If, however, a taxpayer buying and selling real estate is treated as an investor, the property—like that vacation home you bought years ago—will be considered a capital asset. The gain will be taxed as capital gain, which typically means more favorable rates— but if you lose money, the $3,000 limit on capital losses will apply. While investors are limited when it comes to expenses, you can deduct mortgage interest and real property taxes—subject to the usual rules, of course. That makes writing that check to the local authorities for your vacation home a little less painful.

Remember: gains and losses don’t have to match up. You don’t have to offset gains from stocks with losses from stocks or gains from bonds with losses from bonds. The same is true with gains from the sale of real estate. With few exceptions, a gain is a gain, so factor real estate gains or losses into any year-end tax planning.

And speaking of tax planning, keep in mind that the rules related to buying and selling real estate can be complicated, especially if you mix in partners or create entities to hold the properties. While I don’t believe you should make tax your primary consideration if you’re contemplating a flip—let’s face it, we all secretly want to be Chip and Joanna Gaines—you should understand the basics before getting started. Better yet, if you’re planning to get your hands dirty with a new real estate project, let your tax professional do the heavy lifting.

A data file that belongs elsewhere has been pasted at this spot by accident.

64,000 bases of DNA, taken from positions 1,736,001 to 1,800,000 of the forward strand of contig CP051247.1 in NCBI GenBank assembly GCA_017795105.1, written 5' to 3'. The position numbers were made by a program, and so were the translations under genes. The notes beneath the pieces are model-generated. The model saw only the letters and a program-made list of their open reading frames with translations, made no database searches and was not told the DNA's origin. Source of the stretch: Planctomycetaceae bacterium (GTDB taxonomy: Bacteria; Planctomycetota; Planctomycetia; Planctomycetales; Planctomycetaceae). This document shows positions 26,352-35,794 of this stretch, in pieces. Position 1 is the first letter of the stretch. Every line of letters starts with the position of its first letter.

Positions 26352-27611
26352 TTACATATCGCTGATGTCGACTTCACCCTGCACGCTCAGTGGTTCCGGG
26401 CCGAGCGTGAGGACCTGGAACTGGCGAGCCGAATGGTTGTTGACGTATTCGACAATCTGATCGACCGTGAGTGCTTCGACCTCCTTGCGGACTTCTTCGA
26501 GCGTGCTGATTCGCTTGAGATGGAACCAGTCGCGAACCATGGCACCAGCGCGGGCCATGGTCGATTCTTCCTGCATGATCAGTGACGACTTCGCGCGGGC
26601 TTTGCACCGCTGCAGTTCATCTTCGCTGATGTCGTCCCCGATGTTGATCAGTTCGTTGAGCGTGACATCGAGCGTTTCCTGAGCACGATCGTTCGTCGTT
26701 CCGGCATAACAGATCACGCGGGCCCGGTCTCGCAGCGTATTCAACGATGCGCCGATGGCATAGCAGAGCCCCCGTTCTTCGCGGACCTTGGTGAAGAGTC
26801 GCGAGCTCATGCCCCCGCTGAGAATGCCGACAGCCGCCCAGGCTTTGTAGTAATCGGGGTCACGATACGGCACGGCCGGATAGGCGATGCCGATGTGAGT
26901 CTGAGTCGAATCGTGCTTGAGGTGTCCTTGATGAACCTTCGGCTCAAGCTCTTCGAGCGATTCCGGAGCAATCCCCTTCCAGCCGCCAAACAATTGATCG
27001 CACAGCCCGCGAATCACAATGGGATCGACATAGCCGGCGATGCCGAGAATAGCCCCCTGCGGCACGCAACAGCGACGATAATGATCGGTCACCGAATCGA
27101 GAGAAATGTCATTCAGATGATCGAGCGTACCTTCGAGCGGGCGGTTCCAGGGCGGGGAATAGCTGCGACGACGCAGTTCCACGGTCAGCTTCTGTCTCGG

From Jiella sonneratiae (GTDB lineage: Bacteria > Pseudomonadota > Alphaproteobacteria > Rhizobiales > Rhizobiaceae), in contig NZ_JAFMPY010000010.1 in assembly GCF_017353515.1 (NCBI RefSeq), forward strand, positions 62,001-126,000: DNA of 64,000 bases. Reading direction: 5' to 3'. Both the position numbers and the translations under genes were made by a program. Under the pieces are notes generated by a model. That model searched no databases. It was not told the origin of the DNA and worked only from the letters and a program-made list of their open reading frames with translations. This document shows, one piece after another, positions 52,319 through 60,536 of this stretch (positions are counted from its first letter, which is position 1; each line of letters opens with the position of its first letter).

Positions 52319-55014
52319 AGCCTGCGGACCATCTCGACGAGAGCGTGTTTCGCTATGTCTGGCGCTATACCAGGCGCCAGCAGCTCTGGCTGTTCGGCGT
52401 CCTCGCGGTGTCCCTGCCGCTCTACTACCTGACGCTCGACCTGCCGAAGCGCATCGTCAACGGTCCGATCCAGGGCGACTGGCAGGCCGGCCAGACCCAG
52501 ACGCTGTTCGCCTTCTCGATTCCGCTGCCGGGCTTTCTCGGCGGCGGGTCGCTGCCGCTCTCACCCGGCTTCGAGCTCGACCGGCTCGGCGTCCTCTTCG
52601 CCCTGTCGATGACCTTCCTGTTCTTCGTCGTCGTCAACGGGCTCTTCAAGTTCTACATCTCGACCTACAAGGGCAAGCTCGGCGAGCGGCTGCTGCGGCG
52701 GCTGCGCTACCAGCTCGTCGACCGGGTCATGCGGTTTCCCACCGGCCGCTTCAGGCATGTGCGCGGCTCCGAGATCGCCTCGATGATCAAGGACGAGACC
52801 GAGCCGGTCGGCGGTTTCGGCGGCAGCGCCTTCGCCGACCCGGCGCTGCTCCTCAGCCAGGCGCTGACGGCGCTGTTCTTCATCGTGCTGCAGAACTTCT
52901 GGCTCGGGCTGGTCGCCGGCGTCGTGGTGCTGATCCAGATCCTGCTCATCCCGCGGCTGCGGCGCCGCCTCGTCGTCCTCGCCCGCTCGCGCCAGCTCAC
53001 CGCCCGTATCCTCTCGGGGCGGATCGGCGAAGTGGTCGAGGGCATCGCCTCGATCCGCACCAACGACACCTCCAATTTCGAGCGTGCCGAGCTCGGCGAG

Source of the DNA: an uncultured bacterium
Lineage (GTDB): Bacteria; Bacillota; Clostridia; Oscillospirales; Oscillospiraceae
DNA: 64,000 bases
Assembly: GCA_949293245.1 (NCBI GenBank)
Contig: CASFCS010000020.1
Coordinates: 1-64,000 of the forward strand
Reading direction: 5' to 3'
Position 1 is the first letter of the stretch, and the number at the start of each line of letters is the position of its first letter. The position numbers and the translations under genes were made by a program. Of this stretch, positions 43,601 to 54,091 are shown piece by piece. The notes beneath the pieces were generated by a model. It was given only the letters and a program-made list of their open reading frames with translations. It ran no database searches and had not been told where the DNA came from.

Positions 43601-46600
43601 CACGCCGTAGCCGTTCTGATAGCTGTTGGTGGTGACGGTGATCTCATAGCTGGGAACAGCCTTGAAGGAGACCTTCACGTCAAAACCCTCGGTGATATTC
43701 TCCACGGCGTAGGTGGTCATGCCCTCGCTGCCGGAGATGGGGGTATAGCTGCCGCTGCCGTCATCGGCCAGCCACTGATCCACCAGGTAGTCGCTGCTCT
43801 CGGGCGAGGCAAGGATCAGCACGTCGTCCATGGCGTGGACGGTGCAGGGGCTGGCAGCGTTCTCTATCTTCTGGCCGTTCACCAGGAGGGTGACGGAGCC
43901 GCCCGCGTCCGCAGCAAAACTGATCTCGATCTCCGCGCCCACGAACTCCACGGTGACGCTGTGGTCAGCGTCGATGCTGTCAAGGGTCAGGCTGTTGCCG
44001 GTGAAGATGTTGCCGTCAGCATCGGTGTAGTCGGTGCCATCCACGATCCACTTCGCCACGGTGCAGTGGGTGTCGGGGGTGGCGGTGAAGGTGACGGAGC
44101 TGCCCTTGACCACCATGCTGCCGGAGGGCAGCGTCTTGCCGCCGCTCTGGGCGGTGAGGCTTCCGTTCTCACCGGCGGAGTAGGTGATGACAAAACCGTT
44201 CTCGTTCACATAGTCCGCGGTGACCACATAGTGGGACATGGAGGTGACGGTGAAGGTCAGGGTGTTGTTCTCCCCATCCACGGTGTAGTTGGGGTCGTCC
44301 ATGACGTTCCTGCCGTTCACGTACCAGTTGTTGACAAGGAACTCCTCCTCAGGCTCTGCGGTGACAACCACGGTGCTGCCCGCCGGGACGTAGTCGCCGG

This is a weekly column from Kelly Phillips Erb, the Taxgirl. Erb offers commentary on the latest in tax news, tax law, and tax policy. Look for Erb’s column every week from Bloomberg Tax and follow her on Twitter at @taxgirl.

To contact the reporter on this story: Kelly Phillips Erb in Washington at kerb@bloombergindustry.com

To contact the editors responsible for this story: Rachael Daigle at rdaigle@bloombergindustry.com; Joe Stanley-Smith at jstanleysmith@bloombergindustry.com